Apple pledges fix for iOS 7 lockscreen security vulnerability
Apple (NASDAQ:AAPL) confirmed it is working to resolve a security vulnerability in its new iOS 7 mobile operating system update enabling anyone to bypass the device lockscreen to access photos, email, social media accounts and other personal data.
The vulnerability, first identified by Spanish soldier Jose Rodriguez and confirmed by Forbes and other publications, allows hackers and thieves to swipe upward on an iPhone lockscreen to access the device's Control Center and open the alarm clock. Holding down the sleep button presents the option to turn off the smartphone with a swipe--however, tapping "Cancel" and then double-clicking the home button instead allows entrance to the iPhone's multitasking screen, which includes the camera, stored photos and options for sharing those images, essentially granting intruders unfettered access to the device owner's email, Facebook (NASDAQ:FB), Twitter and Flickr accounts.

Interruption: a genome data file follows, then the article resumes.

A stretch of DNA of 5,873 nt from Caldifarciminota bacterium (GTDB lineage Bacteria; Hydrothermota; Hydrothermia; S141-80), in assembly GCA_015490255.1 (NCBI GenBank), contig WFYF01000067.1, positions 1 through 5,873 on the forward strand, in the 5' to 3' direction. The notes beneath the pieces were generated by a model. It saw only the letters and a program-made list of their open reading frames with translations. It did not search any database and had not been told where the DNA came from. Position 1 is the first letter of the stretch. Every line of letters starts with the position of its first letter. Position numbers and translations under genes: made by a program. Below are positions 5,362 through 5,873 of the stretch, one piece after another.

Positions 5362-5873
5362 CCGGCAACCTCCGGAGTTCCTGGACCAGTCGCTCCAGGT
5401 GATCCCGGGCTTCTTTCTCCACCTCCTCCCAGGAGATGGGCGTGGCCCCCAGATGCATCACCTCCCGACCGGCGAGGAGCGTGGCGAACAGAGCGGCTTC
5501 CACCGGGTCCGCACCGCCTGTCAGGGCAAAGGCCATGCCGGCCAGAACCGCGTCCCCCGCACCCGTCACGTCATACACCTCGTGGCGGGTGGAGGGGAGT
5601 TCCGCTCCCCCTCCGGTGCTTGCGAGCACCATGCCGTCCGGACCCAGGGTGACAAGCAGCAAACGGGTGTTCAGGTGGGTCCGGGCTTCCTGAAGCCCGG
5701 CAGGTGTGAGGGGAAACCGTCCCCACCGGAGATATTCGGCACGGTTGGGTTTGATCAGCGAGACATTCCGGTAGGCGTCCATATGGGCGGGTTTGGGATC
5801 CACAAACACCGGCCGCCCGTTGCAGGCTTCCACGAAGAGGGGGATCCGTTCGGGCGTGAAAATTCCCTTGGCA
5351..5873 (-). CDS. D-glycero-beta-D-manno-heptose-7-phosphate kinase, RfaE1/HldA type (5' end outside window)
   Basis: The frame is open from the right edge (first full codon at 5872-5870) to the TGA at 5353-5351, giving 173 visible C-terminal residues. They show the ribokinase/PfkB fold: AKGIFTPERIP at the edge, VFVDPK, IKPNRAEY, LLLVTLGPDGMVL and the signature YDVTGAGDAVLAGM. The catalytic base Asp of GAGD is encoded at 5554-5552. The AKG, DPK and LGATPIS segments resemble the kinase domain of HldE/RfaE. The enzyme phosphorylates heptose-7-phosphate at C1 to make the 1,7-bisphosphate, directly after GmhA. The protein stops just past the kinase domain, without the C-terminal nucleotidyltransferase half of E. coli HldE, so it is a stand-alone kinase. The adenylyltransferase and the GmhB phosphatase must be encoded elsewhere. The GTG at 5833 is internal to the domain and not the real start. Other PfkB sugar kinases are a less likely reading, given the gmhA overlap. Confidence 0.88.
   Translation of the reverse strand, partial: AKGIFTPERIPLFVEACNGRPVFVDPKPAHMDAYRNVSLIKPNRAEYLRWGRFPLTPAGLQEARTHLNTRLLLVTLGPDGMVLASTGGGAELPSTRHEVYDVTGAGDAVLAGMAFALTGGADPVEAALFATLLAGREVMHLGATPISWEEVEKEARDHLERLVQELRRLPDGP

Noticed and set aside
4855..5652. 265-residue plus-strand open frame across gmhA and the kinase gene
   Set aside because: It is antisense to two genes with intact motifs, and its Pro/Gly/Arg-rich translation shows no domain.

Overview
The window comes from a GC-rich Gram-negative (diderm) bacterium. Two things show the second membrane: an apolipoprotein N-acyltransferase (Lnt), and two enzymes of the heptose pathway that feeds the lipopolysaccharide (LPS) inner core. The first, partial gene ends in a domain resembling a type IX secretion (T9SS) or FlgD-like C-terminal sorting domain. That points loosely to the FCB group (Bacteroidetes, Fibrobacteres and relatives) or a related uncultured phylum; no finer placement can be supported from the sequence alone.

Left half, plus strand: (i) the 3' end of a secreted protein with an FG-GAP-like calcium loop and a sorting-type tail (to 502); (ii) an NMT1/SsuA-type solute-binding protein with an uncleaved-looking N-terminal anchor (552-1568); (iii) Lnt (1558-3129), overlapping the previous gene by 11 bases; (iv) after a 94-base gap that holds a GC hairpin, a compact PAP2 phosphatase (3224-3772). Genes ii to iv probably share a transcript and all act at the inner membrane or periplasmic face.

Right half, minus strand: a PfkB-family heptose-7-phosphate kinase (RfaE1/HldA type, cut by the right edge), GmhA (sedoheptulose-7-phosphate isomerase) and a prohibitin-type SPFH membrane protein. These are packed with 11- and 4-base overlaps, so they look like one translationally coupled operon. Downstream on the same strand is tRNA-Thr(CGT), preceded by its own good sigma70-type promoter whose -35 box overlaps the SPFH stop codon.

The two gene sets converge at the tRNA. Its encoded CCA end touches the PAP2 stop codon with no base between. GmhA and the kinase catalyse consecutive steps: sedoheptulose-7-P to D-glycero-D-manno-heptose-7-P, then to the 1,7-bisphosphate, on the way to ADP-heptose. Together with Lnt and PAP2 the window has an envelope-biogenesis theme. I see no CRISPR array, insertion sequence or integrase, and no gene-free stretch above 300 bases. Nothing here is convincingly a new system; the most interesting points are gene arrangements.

Apple confirmed the vulnerability. "Apple takes user security very seriously," spokeswoman Trudy Muller told AllThingsD. "We are aware of this issue, and will deliver a fix in a future software update."
iPhone owners may protect themselves in the interim by disabling access to Control Center from the device lockscreen, a process that involves accessing the Settings tab, selecting "Control Center" and switching off the "Access on Lock Screen" option.
Apple rolled out iOS 7 to consumers Wednesday. The revamp signals the elimination of skeuomorphism, the longstanding iOS design aesthetic that leverages real-world images and metaphors like linen-textured backgrounds, wooden bookshelves and spiral-bound notebooks. iOS 7 also heralds the launch of multitasking for all apps, AirDrop wireless file sharing and the iTunes Radio streaming music service.
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